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Raiders defensive line pointed in the right direction

The good news for the Raiders is their defensive line accounted for 32 sacks in 2019, or 22 more than their defensive front accounted for in 2018. That is a significant improvement.

On the flip side, the Raiders did not get a single sack from any other position in 2019. For their defense to take a decisive step forward, they need to create more pressure from the second level of their defense. As an example, the dominant defensive line of the San Francisco 49ers totaled 41 sacks, but they got seven more from other positions to go with 29 of their 174 quarterback pressures.

The Raiders helped the second level by adding free-agent linebackers Cory Littleton and Nick Kwiatkoski, both of whom have shown pass rush ability while combining for 6.5 sacks and 13 quarterback pressures last year. They also added Damarious Randall, who had 2.5 sacks last year with the Cleveland Browns.

Meanwhile, young safety Johnathan Abram, who missed almost his entire rookie season with a shoulder injury, showed proficiency in blitz packages at Mississippi State, coming up with five sacks over his last two seasons.

The pass rush flexibility of Abram and the three newcomers could encourage Raiders defensive coordinator Paul Guenther to dial up blitz calls to help create pressure. In addition, they can assist the front four by providing better pass coverage, especially the new linebackers, which creates more time to get to the quarterback.

The help goes both ways, though, and the second and third levels of the Raiders’ defense will benefit from the improvements up front, which includes the natural progression of young players like Clelin Ferrell and Maxx Crosby, the additions of interior lineman Maliek Collins and reserve edge rusher Carl Nassib and the hiring of longtime defensive line guru Rod Marinelli.

A more dominant front four means more success against the run — the Raiders were eighth against the run last year, giving up just 98.1 yards per game — which will put teams into more known passing situations. That is when defensive coordinators get creative.

Marinelli replaced Brentson Buckner in a move that had nothing to do with Buckner’s performance and everything to do with Marinelli.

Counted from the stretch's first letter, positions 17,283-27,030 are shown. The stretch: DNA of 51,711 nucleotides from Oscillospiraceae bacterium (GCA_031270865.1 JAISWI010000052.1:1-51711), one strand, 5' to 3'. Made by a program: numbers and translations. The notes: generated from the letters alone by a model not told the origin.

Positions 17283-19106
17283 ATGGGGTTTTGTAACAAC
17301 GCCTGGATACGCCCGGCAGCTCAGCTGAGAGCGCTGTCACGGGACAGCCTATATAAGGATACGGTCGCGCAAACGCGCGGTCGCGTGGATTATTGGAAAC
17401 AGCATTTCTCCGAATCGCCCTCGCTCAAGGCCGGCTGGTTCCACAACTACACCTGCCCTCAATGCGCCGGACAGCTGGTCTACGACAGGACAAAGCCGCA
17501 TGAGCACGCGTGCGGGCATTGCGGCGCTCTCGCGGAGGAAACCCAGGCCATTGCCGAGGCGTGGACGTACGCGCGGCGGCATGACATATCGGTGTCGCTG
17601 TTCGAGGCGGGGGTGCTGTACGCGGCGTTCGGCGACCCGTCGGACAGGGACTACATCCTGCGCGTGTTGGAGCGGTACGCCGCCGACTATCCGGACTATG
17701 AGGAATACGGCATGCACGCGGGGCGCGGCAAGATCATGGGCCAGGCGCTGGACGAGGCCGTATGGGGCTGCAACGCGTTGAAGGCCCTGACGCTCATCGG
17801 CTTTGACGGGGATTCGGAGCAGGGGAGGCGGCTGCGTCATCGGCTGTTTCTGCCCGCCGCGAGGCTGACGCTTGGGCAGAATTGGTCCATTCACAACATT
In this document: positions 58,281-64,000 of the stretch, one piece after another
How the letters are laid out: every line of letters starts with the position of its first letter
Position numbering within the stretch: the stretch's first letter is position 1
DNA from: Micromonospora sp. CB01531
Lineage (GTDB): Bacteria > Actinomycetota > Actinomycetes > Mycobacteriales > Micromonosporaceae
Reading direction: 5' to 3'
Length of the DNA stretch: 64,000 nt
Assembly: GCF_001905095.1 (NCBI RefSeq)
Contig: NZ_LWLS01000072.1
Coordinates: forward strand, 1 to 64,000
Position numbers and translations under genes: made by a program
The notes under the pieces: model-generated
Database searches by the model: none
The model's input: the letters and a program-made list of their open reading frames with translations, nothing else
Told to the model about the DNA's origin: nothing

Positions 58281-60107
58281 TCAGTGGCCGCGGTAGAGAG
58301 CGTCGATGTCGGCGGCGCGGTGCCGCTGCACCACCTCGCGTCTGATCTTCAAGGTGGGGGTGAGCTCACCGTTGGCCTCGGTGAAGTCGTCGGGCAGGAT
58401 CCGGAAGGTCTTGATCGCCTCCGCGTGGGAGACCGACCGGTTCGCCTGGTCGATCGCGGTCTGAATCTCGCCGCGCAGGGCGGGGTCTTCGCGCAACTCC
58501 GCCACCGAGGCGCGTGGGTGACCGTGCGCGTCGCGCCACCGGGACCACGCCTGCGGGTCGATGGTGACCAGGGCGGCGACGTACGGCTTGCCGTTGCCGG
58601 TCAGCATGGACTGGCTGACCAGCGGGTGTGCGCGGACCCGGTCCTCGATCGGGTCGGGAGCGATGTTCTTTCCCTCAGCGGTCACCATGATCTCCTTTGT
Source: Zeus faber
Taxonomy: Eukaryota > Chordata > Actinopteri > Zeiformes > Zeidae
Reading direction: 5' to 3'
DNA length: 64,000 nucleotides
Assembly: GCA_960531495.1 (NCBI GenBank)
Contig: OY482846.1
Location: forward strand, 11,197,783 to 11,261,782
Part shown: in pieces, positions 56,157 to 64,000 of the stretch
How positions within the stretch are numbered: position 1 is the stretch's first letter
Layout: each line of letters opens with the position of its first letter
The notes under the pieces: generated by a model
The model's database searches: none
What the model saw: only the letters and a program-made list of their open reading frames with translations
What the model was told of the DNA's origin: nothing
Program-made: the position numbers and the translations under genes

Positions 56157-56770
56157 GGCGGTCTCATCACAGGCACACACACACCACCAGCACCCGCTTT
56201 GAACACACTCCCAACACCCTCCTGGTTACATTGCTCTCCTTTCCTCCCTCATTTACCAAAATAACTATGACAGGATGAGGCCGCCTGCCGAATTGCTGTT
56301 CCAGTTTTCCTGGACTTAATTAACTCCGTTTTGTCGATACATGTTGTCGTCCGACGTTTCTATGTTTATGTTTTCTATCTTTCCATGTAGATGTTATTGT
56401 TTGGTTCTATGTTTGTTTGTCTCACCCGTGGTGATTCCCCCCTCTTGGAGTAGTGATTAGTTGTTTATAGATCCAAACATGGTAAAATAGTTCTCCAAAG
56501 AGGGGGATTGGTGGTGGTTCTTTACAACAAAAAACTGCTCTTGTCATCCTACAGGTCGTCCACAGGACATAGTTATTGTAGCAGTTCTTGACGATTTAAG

Raiders head coach Jon Gruden said Buckner is a good young coach, but that “I just happen to think Marinelli’s the best in the world at what he does.”

Ferrell, in particular, seems poised for a big sophomore season after going through some ups and downs as a rookie. The former Clemson standout finished with 38 tackles, 4.5 sacks, eight tackles for loss and 14 quarterback pressures. Those are solid rookie numbers, although not the impact one would expect from the fourth overall pick in the draft.

In Ferrell’s defense, the Raiders put a lot on his plate, moving him up and down the line of scrimmage. Plus, he suffered through a midseason setback, getting sick during the Raiders’ trip to London resulting in a 15-pound weight loss.

Ferrell vowed to learn from the rookie experience and return a much-improved player. If so, the combination of his development and the help provided by Marinelli could unleash Ferrell.

Crosby is still just scratching the surface after coming up with 10 sacks, 14 quarterback hits and 31 quarterback pressures in his first NFL season. The addition of Marinelli could push Crosby to a whole other level.

Arden Key, a third-round pick out of LSU in 2018 who has yet to reach his potential, could also be in line for a big nudge forward under Marinelli.

“They’re going to be stronger, bigger people, and they’re going to be more experienced in the NFL and in our system,” Gruden said. “I just think with Marinelli in the room with those guys, hopefully, Arden Key comes back stronger and healthier than he has been, and perhaps we add another player or two so the competition fuels it all. That’s what I’m after.”

Meanwhile, the four sacks, 10 quarterback hits and 21 quarterback pressures Collins came up with last year with the Cowboys would have led all Raiders interior defensive linemen. Nassib, who had six sacks, 11 quarterback hits and 16 quarterback pressures last year for the Tampa Bay Buccaneers, adds pass rush and run defense ability off the bench.

The addition of Collins and Nassib creates depth and flexibility, with P.J. Hall moving into a reserve role to form a productive interior rotation among Collins, Maurice Hurst, Johnathan Hankins and Hall. The Raiders also added former Cowboys defensive tackle Daniel Ross, who missed all of last year with an injury, for added depth.

Nassib’s ability to create heat off the edge, either upright as an outside linebacker or out of a stance, could mean Ferrell moving inside in known passing situations to create a four-man pass rush group of Nassib and Crosby on the outside and Collins and Ferrell on the inside.

Contact Vincent Bonsignore at vbonsignore@reviewjournal.com. Follow @VinnyBonsignore onTwitter.

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